Woods waited for the green jacket ceremony to do his homage to Johnson, and he seemed to be enjoying every moment. He later tweaked the newly crowned champion with a tweet expecting Johnson to serve sandwiches at next year's Champions Dinner, a nod to the winner's comment earlier in the week that those sandwiches are his favorite thing in the club.
Looks like we have sandwiches for next year's champions dinner! Congratulations @DJohnsonPGA and welcome to the club. pic.twitter.com/amOfc2kVXG
– Tiger Woods (@TigerWoods) November 15, 2020
There's no Hero World Challenge to worry about in December as the event has been canceled. There isn't a long trip to Australia for the Presidents Cup, where he was the best player last year, but even there, back stiffness led him to skip all sessions on Saturday.
Playing these events late last year had an impact on his preparation for 2020. He finished ninth at Farmers Insurance and never got close to that shape again, despite shutting down the entire three-month pandemic to get fit.
In the seven events after the shutdown, his best result was a tie for 37th place at the PGA Championship. He finished 38th in the Masters. It was only the third time that he ended up outside the top 20 as a professional in Augusta.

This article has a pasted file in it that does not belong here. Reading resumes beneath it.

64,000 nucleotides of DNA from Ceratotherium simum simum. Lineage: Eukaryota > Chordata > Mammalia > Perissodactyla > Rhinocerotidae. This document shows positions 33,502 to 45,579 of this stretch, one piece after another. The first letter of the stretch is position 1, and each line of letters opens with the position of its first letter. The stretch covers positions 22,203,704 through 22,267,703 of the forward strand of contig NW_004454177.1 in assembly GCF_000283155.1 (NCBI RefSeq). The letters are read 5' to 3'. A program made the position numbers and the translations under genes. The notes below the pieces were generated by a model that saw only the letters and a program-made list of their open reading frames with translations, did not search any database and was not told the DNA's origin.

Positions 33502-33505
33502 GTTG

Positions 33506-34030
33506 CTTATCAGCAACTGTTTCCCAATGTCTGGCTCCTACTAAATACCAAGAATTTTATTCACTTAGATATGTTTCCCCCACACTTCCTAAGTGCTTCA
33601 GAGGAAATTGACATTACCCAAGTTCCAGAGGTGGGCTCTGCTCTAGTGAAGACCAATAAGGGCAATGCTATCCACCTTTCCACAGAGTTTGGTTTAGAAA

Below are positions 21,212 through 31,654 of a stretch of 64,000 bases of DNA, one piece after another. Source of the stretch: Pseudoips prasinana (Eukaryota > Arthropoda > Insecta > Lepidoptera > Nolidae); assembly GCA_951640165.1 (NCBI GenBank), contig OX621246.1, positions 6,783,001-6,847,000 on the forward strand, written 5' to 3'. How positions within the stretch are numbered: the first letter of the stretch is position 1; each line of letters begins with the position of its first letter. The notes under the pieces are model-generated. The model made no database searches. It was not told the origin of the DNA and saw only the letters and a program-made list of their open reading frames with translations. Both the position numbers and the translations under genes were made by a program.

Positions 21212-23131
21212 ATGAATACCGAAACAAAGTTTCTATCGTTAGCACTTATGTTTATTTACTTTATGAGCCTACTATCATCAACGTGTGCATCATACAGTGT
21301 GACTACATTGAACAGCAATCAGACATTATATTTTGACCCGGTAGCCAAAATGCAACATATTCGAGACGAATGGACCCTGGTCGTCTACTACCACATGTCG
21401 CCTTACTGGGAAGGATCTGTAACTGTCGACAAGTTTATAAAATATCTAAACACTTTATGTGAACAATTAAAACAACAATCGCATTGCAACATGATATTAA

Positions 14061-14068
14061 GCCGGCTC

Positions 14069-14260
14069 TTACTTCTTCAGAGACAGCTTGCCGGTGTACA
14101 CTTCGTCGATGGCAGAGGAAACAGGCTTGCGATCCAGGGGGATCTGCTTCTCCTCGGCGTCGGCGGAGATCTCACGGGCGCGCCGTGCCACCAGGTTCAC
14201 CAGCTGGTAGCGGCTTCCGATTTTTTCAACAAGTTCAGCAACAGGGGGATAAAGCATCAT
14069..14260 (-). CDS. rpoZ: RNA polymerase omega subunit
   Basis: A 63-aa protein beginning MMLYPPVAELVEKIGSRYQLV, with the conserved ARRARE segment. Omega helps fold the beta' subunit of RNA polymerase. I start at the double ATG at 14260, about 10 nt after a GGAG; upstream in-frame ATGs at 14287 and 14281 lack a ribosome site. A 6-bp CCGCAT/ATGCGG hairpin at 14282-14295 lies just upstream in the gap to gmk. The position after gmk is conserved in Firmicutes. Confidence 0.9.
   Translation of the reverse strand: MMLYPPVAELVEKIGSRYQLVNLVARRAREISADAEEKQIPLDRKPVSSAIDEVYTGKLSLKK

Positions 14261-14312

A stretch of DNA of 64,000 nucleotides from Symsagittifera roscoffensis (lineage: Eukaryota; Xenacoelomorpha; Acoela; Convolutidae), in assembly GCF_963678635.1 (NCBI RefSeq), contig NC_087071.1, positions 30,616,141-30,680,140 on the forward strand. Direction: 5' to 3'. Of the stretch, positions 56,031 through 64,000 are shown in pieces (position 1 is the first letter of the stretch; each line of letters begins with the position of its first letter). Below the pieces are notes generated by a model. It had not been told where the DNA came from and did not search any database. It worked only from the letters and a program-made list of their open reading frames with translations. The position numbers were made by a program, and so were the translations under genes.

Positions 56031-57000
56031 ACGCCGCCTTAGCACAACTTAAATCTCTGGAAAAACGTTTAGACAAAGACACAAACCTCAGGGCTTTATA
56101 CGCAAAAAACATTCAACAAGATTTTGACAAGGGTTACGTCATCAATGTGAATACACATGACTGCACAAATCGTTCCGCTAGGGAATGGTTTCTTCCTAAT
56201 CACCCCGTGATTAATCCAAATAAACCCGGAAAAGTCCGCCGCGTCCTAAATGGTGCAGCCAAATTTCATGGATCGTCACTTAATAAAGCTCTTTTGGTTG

"He's been working pretty hard this week," said Woods caddy Joe LaCava. "If he continues to do that, there will be some good times next year." He drove well for the most part this week, hitting many different shots, the tall bombs, the small, low knives. He works well on the ball and feels pretty decent. If he can stay healthy, there have been some good signs this week. & # 39; & # 39;
There probably couldn't be a better person in Woods' corner than LaCava, who has remained remarkably positive even through the darkest of times.
Without worrying about tournament golf, Woods has less on his plate. He has some corporate obligations, equipment tests, and sponsorship obligations. He will no doubt hit the gym and do his best to get fit for 2021.
When he comes back, the idea of forming the U.S. Olympic golf team, or even the U.S. Ryder Cup team, is far more distant now than it was when those events were due to take place in 2020, and he was about to face both.
But he will always have the masters, and at least this time it's not that far away.